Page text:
MacArthur Park Lake Restored and Refilled

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The $8-million road back for MacArthur Park Lake seems like it ought to be paved with gold.

It turns out the new lake is paved with asphalt, however.

Workers who drained the Los Angeles landmark 2 1/2 years ago so the new Metro Rail subway could be burrowed underneath were filling it back up Saturday and cautiously checking the new blacktop bottom for leaks.

The asphalt lining is designed to keep the 107-year-old lake from ever becoming the noxious, sludge-lined mudhole that subway engineers discovered when they emptied it in 1991.


The twin-tunnel subway will run 30 feet beneath the 14-foot-deep lake when the next segment of the line is finished in about three years.

Transit officials who are already patching leaks in recently completed subway sections in the Downtown area are crossing their fingers that the tunnels stay dry once the lake level is high.

“I’ve been down in the tunnels three times today and I haven’t seen any leaks,” a construction foreman, said Saturday.

Workers plan to temporarily halt the refilling today so they can test the pump that will run a new fountain in the middle of the lake. When they resume pouring in 1,300 gallons of water per minute on Monday, it will take another four or five days to top off the lake.

The water bill for the refilling will come to about $30,000, according to Anthony Greno, a spokesman for the Metropolitan Transportation Authority.

The total cost of refurbishing the 23-million-gallon lake and the surrounding park will surpass $8 million, according to an agreement between the city’s Recreation and Parks Department and the county Transportation Commission--a predecessor to the MTA.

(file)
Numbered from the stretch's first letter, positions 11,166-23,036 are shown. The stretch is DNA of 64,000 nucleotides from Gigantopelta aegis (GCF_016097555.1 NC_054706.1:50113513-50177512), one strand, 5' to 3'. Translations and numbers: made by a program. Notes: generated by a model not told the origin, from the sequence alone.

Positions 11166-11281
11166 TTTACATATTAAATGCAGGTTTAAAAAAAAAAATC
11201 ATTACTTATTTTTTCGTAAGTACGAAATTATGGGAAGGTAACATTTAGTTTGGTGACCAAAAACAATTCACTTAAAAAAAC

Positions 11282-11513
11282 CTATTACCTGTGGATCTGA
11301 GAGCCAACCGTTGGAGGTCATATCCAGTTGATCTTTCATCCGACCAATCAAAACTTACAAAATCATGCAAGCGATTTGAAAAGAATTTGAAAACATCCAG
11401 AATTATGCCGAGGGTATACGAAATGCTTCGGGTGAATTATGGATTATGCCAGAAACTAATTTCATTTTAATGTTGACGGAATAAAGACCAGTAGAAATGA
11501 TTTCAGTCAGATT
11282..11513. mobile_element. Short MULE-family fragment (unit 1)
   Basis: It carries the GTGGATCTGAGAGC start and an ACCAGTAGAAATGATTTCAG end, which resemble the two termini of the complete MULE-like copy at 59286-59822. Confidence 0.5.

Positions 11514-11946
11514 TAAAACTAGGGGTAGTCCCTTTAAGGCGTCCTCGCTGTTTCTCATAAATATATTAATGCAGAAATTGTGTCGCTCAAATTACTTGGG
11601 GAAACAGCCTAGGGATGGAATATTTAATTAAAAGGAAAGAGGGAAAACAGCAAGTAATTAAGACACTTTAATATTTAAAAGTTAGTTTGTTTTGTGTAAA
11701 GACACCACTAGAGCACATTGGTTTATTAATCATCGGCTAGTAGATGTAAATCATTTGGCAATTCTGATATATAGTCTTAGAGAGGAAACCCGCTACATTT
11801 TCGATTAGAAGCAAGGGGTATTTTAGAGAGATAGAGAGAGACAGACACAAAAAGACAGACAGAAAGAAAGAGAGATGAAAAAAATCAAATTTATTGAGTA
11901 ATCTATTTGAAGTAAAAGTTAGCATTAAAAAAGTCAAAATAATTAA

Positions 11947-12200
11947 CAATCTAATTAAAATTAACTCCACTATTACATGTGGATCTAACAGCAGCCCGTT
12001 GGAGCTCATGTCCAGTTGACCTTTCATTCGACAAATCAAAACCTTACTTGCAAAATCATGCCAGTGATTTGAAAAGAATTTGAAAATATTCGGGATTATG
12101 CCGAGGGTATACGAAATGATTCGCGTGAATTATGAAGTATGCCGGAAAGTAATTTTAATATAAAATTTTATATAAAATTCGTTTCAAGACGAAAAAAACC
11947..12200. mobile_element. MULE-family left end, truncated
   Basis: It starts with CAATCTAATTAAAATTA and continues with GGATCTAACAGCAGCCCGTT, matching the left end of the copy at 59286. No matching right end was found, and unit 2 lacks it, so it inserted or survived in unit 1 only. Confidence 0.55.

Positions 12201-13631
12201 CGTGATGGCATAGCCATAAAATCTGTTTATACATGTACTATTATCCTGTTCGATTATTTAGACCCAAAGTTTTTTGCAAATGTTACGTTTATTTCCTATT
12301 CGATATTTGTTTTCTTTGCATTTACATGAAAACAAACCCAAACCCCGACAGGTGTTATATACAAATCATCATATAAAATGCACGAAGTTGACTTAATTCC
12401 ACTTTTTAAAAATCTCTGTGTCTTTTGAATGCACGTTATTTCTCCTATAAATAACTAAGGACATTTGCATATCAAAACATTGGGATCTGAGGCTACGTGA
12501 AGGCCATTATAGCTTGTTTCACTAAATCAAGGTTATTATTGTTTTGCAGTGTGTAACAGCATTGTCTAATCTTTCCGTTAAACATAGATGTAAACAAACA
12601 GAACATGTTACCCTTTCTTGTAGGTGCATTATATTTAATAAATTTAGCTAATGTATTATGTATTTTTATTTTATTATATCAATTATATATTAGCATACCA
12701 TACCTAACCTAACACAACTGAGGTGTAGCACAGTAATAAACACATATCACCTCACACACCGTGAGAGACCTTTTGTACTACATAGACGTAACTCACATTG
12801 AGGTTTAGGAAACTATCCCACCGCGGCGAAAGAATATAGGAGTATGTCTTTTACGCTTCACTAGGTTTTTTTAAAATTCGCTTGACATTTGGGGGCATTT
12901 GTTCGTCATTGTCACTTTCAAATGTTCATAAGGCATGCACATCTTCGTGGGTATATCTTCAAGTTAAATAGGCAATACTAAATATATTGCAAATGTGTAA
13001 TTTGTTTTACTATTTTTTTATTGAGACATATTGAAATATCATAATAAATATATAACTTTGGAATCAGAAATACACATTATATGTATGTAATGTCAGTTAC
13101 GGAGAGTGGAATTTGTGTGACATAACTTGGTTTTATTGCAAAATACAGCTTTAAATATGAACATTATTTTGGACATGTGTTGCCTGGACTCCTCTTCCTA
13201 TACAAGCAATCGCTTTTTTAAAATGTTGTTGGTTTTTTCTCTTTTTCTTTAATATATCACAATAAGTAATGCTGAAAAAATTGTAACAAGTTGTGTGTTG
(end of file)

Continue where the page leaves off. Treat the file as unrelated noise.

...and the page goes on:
Along with the easy-to-clean asphalt bottom, there will be a new aeration system to keep the water from becoming stagnant and new shoreline drainage to prevent lawn runoff from polluting the water with fertilizer.

The old lake was so contaminated that it had to be treated with chemicals before environmental officials would allow it to be emptied into a nearby storm drain. And the thick ooze of tainted lake bed mud that had entrapped tons of trash and debris had to be scooped out and trucked to a lined landfill.

The shoreline will boast new landscaping, vandal-resistant lighting and a new style of park bench. Parks officials hope the improvements will help restore the splendor lost when the site at Wilshire Boulevard and Alvarado Street became overrun by drug dealers in the 1980s.

Some of those watching the refilling Saturday wondered whether MacArthur Park’s luster can be repaired at any price. The new high-back benches, several said, will probably prove popular with transients. And crack cocaine users will welcome any new shrubbery.

“But maybe the good people will come here now and the drug dealers will go someplace else,” said Polonia Castellanos, who was with her husband, Edgardo, and 5-month-old daughter, Jakaline. “I hope they can keep it clean.”

Los Angeles Police Officer Rudy Alvarez steered his patrol car onto the dry part of the paved bottom and drove around the lake. He said he hopes LAPD foot patrol officers--perhaps augmented by MTA Transit Police--can be assigned once the lake is filled.


“It’s going to be a very nice place, where families can come on Saturdays and Sundays. It will be for a while, at least,” Alvarez said.

Families lured back to the park could force the bad element out, said Richard Hodson, a Long Beach resident who rode the Blue Line trolley and the Red Line subway to buy a pastrami sandwich and borscht lunch at Langer’s Deli across the street from the park.

Others hope he’s right. A 75-year-old woman who has lived a few blocks north of the park for nearly two decades said she hasn’t set foot in it in years.

“I’m afraid to,” she said--adding that she was also afraid to give her name.